With regard to your second question concerning social dancing, etc. the answer is actually already to be found in your own letter, in which you write that the conduct of some of the people indulging in dancing and similar activity leaves much to be desired. These then shows the dangers inherent in such conduct which is not in accordance with the Shulchan Aruch [Code of Jewish Law]. For, obviously, those whose conduct has so deteriorated did not start right away on that level, for, as you write, they also only wanted to have some innocent fun, etc.
But one must bear in mind where this leads to. Clearly, the yetzer hora [evil inclination] is not idle. The yetzer hora knows that if he should approach a Jewish girl or boy who is religious, and wants to remain so, and tempt them right away to transgress an explicit law of the Shulchan Aruch, they will not listen to the yetzer hora. On the other hand, if he should come and tell them to indulge in something seemingly innocent, which only an overly strict rabbi considers reprehensible, this is the first step for the trap, to ensnare the unwary boy or girl into eventually breaking also the explicit laws of the Shulchan Aruch.
This is also why our Sages said to keep away from a bad neighbor and a bad friend (as we also learn in Pirkei Avos). Here too one may ask: What is wrong if I live in a house where there is a bad neighbor, etc.? But the reason is the same as above.
As for the question how best to overcome the temptations of the yetzer hora — the best way is not to let him get to first base. In other words, when an undesirable thought occurs, it is necessary to dismiss it at once from the mind. However, inasmuch as the mind must be occupied, it is possible to disengage it from one thought only by engaging it in another. Therefore, when any undesirable thought does occur, one must at once begin to think about good things, how to benefit oneself and others, and the like.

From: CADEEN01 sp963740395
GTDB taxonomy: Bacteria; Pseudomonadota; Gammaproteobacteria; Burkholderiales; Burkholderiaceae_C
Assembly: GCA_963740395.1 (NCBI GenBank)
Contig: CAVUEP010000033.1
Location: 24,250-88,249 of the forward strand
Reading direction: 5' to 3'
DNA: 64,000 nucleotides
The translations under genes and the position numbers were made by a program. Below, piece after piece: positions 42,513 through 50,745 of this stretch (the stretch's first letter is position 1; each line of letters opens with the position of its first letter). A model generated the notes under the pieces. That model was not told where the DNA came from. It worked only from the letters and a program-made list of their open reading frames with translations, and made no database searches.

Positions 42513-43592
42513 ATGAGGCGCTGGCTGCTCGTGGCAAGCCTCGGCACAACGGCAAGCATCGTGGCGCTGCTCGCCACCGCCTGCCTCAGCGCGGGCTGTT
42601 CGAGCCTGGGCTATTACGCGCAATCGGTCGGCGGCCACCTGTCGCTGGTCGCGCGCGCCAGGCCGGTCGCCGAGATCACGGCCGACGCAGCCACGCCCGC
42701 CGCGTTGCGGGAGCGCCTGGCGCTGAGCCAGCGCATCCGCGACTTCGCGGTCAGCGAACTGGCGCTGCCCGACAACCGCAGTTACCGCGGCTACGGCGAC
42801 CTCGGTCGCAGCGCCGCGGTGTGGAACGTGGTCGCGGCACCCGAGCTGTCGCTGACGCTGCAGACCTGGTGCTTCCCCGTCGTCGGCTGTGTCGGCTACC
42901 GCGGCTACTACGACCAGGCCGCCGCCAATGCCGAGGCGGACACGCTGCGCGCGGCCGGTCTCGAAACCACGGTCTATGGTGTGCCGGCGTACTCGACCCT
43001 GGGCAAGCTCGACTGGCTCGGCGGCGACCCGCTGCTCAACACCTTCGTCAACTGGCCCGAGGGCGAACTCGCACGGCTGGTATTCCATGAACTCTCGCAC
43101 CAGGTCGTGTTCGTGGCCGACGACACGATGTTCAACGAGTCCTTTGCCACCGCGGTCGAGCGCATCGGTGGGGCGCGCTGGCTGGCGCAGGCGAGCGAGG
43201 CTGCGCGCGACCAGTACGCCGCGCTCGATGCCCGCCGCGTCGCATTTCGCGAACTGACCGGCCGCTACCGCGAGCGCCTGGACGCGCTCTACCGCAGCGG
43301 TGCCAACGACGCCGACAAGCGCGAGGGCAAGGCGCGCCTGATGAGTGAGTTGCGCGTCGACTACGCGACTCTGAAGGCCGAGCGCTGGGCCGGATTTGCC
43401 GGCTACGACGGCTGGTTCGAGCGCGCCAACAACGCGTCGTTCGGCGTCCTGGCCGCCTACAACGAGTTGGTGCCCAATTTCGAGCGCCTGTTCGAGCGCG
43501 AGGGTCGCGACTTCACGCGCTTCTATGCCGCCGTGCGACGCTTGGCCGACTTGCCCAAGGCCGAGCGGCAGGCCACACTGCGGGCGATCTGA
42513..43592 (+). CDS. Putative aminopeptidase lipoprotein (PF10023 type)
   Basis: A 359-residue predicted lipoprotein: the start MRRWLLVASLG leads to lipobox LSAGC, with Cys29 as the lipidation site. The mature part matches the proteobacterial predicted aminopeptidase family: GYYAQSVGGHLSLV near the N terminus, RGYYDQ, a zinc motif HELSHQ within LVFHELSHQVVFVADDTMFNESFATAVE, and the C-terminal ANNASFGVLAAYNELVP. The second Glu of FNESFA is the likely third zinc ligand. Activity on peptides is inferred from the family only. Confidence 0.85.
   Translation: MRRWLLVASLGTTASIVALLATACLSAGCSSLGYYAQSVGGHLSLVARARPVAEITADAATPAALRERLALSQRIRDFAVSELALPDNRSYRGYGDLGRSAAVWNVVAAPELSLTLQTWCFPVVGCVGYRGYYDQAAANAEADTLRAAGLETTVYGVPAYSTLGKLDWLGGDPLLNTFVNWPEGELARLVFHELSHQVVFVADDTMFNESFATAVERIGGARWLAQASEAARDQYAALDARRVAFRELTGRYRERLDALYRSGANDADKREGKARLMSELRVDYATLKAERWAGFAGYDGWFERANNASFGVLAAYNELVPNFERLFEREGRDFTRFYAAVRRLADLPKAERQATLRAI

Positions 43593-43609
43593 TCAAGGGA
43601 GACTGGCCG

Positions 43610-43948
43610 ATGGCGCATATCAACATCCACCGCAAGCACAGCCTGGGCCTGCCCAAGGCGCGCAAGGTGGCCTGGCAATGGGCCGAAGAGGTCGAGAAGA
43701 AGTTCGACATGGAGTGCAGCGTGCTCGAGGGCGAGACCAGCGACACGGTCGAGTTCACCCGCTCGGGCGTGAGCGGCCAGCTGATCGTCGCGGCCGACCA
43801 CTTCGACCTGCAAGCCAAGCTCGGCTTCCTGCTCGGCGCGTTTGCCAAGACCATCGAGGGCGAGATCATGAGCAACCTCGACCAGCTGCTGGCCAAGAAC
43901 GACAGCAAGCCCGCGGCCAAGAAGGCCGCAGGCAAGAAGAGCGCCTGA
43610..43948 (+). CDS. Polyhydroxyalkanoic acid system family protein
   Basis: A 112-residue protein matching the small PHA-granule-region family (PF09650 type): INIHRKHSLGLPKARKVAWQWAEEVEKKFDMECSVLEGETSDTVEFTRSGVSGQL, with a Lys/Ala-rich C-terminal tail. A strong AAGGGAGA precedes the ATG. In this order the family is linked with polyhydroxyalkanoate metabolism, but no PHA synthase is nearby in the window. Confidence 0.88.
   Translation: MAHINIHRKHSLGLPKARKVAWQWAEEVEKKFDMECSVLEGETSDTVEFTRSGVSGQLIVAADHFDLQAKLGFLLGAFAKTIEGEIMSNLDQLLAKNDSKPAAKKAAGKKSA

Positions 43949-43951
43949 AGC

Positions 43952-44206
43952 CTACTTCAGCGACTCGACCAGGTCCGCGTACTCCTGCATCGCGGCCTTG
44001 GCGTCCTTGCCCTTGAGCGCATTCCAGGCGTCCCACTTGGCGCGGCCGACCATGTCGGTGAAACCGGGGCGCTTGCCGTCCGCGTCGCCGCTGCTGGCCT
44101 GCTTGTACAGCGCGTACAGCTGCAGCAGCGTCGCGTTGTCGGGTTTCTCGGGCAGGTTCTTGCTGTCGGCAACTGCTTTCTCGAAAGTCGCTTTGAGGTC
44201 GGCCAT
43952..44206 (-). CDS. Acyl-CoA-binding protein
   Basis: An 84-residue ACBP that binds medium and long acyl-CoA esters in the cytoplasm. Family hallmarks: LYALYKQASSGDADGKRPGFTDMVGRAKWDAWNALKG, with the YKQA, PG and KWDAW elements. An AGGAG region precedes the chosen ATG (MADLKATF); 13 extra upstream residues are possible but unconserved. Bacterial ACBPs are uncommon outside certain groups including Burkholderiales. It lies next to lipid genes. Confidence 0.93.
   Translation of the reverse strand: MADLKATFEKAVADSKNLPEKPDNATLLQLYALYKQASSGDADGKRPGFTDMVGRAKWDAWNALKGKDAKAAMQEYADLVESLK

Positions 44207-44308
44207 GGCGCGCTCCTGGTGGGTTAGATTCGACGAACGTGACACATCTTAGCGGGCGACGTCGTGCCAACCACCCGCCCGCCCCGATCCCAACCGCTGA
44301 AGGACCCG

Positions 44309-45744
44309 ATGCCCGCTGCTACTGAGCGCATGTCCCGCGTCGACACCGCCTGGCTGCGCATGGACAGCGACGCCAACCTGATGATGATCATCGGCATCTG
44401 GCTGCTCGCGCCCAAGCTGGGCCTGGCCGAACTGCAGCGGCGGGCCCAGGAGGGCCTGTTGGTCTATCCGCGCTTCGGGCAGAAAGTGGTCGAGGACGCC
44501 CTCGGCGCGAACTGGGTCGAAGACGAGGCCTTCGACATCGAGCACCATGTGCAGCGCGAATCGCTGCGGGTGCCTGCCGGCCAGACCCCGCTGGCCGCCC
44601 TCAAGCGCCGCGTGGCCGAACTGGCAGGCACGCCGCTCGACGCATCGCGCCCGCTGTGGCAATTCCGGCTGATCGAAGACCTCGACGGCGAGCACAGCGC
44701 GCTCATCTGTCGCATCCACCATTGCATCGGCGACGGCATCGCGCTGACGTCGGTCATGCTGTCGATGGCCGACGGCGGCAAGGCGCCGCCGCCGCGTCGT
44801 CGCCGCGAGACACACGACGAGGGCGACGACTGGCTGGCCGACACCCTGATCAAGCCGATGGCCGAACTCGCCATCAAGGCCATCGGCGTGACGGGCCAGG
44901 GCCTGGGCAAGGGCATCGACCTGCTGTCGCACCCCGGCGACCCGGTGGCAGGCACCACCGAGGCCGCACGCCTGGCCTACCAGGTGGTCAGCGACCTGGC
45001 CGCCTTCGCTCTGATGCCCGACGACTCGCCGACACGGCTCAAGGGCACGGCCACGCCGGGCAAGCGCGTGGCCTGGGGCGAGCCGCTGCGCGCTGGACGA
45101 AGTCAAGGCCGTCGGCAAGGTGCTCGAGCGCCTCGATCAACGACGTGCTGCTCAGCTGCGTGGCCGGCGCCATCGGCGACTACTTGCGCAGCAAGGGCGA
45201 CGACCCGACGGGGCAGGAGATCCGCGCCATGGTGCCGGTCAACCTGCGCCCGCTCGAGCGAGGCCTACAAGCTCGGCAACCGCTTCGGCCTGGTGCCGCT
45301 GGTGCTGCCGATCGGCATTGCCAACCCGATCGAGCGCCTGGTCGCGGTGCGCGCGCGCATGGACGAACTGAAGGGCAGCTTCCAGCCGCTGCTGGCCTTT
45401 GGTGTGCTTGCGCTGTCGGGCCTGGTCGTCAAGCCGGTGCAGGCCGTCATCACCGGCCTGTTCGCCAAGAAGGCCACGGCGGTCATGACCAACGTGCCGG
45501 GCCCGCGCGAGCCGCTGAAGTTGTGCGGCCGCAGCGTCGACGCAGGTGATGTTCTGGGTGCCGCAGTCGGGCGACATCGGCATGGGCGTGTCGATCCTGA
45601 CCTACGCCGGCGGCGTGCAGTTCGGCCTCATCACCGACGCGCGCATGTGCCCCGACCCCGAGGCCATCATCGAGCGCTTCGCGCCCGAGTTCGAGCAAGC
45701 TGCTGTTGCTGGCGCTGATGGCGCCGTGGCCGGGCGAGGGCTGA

All Good Things
With regard to the question how to develop a greater love for the Torah and for G-d, etc. – in general all good things come from the study of the Torah and the observance of the mitzvoth, as it is written: “If you will walk in my statutes,” to which Rashi comments, “If you will exert yourself in the Torah,” then G-d promises, “I will give your rains in their due season,” and all the material and spiritual blessings mentioned there.
I suggest that you should have your tefillin checked, if they have not been checked within the past twelve months, and that before you put them on every weekday morning, you should put aside a small coin for tzedakah [charity]; the latter bli-neder [avoiding a vow].
In answer to another question of yours: it is self-understood that all the mail that is addressed to me is opened by me alone and is, of course, confidential.